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Title: Wireless sensor networks for forest fire detection
Authors: Le, Thu Nga.
Keywords: DRNTU::Engineering
Issue Date: 2009
Abstract: For the last few decades, increasing incidents of forest fire have caused tremendous human and property loss and raised significant global concern. This project aims to contribute a novel method for forest fire detection by localizing and tracking certain groups of animals using Wireless Sensor Network (WSN) technology. To do this, a number of sensor nodes are attached to selected animals. Whenever the temperature sensed at these animals’ proximity rises beyond a predefined threshold, the localization module would be activated and the subjects’ motion paths are analyzed. The region of forest fire is estimated based on 2 indicators: • A group of animals is observed to run away from a certain area, and • The temperature sensed at the animals’ surrounding environment is high. With this initiative, we figure out that a central technical issue of our project is localization technique for mobile sensor nodes. A large number of localization techniques in WSN have been previously proposed. However, with the author’s knowledge, none of them is exclusively targeted for the purpose of forest fire detection; therefore inevitably have certain disadvantages such as high complexity, low efficiency and large power consumption when being adopted in forest fire detecting systems. The student and her FYP supervisor have proposed a new simple and efficient sensor-based localization algorithm which is particularly tailored for forest fire detecting systems. This new algorithm overcomes the inherent drawbacks of existing techniques by the following features: • Grid-based technique: Unlike almost exiting algorithms which determine a point-based location, our algorithm estimates the region-based or grid-based location of the sensor node. On one hand, we believe a region-based location is good enough for forest fire detection, because forest fires are normally spread in a region instead of occurring in a single point, and they are often rescued by helicopters which can quickly locate the actual fire location given an estimated region from certain height. On the other hand, estimating a region-based location requires a much simpler process with less iteration than determining a point-based position, thus significantly reduces complexity, enhances efficiency as well as saves sensors’ power consumption. • Event-triggering mechanism: the localization module is not activated all the time; instead it is only triggered when temperature sensed at any sensor node rises beyond limit. As the temperature decreases into the allowable range again, localization function would automatically stop. By this way, the sensors draw less battery power, which considerably lengthens the system lifetime. Despite of its simplicity, the algorithm can achieve a good performance in terms of accuracy and area of outputted region. Its key performance indicators include: • Probability of accurate detection is 100%, which means the actual node location is always within the estimated region-based location. • Probability of returning a small-enough region-based location is maintained at 60% and above for monitored area with dimension up to 6 times of sensors’ transmission range. In addition to the theoretical development and evaluation in simulation environment, the newly-proposed algorithm was also implemented in Crossbow’s set of sensor hardware. The experimental results have shown that the algorithm is highly implementable, and can work reasonably well in practice. Nevertheless, together with a good localization technique, a suitable multi-hop routing protocol designed for communication between mobile nodes and base station, which is beyond the scope of this project, is also required to obtain high accuracy and stability for localization systems.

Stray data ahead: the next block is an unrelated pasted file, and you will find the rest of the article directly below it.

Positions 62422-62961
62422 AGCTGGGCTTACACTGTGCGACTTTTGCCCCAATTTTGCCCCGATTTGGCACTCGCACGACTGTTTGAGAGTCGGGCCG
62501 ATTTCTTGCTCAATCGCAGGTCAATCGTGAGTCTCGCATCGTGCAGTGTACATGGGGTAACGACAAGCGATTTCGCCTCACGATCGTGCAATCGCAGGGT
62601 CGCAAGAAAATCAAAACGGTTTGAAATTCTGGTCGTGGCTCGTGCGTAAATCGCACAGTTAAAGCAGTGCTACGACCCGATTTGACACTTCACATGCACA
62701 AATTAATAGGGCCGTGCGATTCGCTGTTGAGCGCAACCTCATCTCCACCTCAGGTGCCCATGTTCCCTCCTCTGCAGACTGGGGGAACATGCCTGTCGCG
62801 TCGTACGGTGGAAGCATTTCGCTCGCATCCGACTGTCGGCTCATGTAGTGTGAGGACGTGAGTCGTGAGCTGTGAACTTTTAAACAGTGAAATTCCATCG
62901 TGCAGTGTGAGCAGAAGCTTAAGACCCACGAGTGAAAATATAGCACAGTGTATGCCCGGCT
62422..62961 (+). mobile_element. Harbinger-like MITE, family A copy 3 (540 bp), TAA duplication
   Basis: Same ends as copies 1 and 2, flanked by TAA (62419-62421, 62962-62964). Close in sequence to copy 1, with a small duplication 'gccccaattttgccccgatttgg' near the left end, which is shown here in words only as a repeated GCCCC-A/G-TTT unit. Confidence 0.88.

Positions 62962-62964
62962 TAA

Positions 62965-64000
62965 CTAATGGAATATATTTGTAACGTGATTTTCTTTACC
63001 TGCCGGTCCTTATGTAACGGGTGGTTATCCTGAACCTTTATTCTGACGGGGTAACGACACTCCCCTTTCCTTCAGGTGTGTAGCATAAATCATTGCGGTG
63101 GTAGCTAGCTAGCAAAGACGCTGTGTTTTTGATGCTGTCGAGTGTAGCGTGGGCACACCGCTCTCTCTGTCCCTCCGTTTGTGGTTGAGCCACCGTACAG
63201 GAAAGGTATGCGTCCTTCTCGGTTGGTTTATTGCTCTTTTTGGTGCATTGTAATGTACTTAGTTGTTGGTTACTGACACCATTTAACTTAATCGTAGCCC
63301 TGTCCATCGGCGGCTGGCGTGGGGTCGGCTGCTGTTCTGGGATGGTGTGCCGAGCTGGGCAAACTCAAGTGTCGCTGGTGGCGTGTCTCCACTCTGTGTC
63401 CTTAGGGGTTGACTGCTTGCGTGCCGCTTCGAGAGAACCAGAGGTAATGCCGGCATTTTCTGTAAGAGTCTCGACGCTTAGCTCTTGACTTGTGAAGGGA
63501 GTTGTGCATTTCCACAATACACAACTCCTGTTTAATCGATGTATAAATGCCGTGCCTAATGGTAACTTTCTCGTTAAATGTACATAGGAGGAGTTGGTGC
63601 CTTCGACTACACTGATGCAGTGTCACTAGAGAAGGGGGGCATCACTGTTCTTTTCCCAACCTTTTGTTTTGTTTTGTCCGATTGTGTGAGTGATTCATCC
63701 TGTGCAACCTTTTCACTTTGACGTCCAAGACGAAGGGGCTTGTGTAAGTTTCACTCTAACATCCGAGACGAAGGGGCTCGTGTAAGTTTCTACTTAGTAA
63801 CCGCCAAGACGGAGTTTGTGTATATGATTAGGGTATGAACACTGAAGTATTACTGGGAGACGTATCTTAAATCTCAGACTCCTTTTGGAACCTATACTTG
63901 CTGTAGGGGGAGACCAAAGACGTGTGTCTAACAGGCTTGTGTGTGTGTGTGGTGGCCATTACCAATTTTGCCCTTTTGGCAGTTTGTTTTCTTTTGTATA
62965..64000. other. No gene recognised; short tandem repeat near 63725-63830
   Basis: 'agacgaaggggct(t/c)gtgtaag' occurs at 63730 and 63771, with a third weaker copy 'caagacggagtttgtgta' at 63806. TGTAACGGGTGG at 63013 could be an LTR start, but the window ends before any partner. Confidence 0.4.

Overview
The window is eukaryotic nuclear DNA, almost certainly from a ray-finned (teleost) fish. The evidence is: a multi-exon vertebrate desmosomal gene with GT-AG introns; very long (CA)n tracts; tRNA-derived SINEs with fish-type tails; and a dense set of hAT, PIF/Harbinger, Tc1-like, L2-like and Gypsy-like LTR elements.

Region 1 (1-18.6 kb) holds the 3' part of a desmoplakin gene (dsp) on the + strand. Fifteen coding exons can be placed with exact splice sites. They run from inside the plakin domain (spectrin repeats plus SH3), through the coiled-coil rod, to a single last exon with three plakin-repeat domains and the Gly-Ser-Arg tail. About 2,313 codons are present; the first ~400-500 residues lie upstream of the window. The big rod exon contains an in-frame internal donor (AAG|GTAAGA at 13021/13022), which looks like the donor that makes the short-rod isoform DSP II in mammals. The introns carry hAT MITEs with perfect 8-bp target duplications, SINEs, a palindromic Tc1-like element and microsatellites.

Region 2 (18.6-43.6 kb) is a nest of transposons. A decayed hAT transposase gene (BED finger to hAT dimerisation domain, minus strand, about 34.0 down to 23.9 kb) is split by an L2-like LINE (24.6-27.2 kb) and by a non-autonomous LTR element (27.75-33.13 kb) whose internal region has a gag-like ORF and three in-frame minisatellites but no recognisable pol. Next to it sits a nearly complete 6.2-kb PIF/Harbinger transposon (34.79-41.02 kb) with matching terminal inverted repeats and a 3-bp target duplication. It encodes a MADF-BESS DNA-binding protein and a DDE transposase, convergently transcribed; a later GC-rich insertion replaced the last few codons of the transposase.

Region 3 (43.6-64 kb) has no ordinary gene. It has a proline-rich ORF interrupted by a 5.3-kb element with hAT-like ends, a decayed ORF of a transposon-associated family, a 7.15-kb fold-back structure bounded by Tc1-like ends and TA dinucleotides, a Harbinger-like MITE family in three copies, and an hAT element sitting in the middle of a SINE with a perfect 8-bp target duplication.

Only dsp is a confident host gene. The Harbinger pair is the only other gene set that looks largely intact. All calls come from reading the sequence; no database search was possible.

Rights: Nanyang Technological University
Fulltext Permission: restricted
Fulltext Availability: With Fulltext
Appears in Collections:EEE Student Reports (FYP/IA/PA/PI)

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